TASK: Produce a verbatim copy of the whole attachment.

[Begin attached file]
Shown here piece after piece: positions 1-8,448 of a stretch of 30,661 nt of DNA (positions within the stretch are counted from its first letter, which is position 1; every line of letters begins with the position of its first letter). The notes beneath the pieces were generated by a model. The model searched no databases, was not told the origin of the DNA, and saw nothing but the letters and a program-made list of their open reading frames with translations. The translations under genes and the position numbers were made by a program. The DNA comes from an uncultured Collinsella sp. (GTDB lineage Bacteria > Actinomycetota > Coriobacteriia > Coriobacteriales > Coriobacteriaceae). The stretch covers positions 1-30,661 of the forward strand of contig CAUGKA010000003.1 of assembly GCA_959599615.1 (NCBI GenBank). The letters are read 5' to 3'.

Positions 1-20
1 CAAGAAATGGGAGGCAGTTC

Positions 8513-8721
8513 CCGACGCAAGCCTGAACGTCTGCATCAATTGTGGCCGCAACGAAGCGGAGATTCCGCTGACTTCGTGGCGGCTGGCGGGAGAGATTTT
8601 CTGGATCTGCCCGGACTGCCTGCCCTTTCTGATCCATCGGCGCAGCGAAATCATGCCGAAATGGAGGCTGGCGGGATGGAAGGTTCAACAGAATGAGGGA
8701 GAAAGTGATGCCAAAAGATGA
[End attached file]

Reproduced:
Shown here piece after piece: positions 1-8,448 of a stretch of 30,661 nt of DNA (positions within the stretch are counted from its first letter, which is position 1; every line of letters begins with the position of its first letter). The notes beneath the pieces were generated by a model. The model searched no databases, was not told the origin of the DNA, and saw nothing but the letters and a program-made list of their open reading frames with translations. The translations under genes and the position numbers were made by a program. The DNA comes from an uncultured Collinsella sp. (GTDB lineage Bacteria > Actinomycetota > Coriobacteriia > Coriobacteriales > Coriobacteriaceae). The stretch covers positions 1-30,661 of the forward strand of contig CAUGKA010000003.1 of assembly GCA_959599615.1 (NCBI GenBank). The letters are read 5' to 3'.

Positions 1-20
1 CAAGAAATGGGAGGCAGTTC

Positions 8513-8721
8513 CCGACGCAAGCCTGAACGTCTGCATCAATTGTGGCCGCAACGAAGCGGAGATTCCGCTGACTTCGTGGCGGCTGGCGGGAGAGATTTT
8601 CTGGATCTGCCCGGACTGCCTGCCCTTTCTGATCCATCGGCGCAGCGAAATCATGCCGAAATGGAGGCTGGCGGGATGGAAGGTTCAACAGAATGAGGGA
8701 GAAAGTGATGCCAAAAGATGA